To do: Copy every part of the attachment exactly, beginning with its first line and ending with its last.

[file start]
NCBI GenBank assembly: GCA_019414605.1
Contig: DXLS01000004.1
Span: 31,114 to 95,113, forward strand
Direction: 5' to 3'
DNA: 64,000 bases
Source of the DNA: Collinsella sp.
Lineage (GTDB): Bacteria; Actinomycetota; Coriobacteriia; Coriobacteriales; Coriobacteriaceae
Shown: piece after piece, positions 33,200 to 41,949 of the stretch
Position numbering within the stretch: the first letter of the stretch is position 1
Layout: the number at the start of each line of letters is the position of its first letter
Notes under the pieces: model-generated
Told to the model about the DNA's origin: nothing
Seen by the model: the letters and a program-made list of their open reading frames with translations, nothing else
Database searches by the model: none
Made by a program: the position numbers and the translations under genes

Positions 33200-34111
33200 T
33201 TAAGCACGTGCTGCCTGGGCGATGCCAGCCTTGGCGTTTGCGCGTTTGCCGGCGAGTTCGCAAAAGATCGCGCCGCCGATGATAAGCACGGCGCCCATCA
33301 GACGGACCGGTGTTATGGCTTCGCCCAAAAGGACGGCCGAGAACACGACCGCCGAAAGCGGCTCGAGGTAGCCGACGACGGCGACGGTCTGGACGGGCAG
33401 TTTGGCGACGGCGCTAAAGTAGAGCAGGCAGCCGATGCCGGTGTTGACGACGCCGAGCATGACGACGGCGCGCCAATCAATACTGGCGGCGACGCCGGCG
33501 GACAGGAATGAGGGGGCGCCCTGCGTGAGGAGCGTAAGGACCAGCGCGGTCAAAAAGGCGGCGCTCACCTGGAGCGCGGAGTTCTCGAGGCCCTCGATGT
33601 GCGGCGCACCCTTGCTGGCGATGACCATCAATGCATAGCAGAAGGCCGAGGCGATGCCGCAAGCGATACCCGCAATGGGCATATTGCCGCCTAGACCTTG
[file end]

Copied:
NCBI GenBank assembly: GCA_019414605.1
Contig: DXLS01000004.1
Span: 31,114 to 95,113, forward strand
Direction: 5' to 3'
DNA: 64,000 bases
Source of the DNA: Collinsella sp.
Lineage (GTDB): Bacteria; Actinomycetota; Coriobacteriia; Coriobacteriales; Coriobacteriaceae
Shown: piece after piece, positions 33,200 to 41,949 of the stretch
Position numbering within the stretch: the first letter of the stretch is position 1
Layout: the number at the start of each line of letters is the position of its first letter
Notes under the pieces: model-generated
Told to the model about the DNA's origin: nothing
Seen by the model: the letters and a program-made list of their open reading frames with translations, nothing else
Database searches by the model: none
Made by a program: the position numbers and the translations under genes

Positions 33200-34111
33200 T
33201 TAAGCACGTGCTGCCTGGGCGATGCCAGCCTTGGCGTTTGCGCGTTTGCCGGCGAGTTCGCAAAAGATCGCGCCGCCGATGATAAGCACGGCGCCCATCA
33301 GACGGACCGGTGTTATGGCTTCGCCCAAAAGGACGGCCGAGAACACGACCGCCGAAAGCGGCTCGAGGTAGCCGACGACGGCGACGGTCTGGACGGGCAG
33401 TTTGGCGACGGCGCTAAAGTAGAGCAGGCAGCCGATGCCGGTGTTGACGACGCCGAGCATGACGACGGCGCGCCAATCAATACTGGCGGCGACGCCGGCG
33501 GACAGGAATGAGGGGGCGCCCTGCGTGAGGAGCGTAAGGACCAGCGCGGTCAAAAAGGCGGCGCTCACCTGGAGCGCGGAGTTCTCGAGGCCCTCGATGT
33601 GCGGCGCACCCTTGCTGGCGATGACCATCAATGCATAGCAGAAGGCCGAGGCGATGCCGCAAGCGATACCCGCAATGGGCATATTGCCGCCTAGACCTTG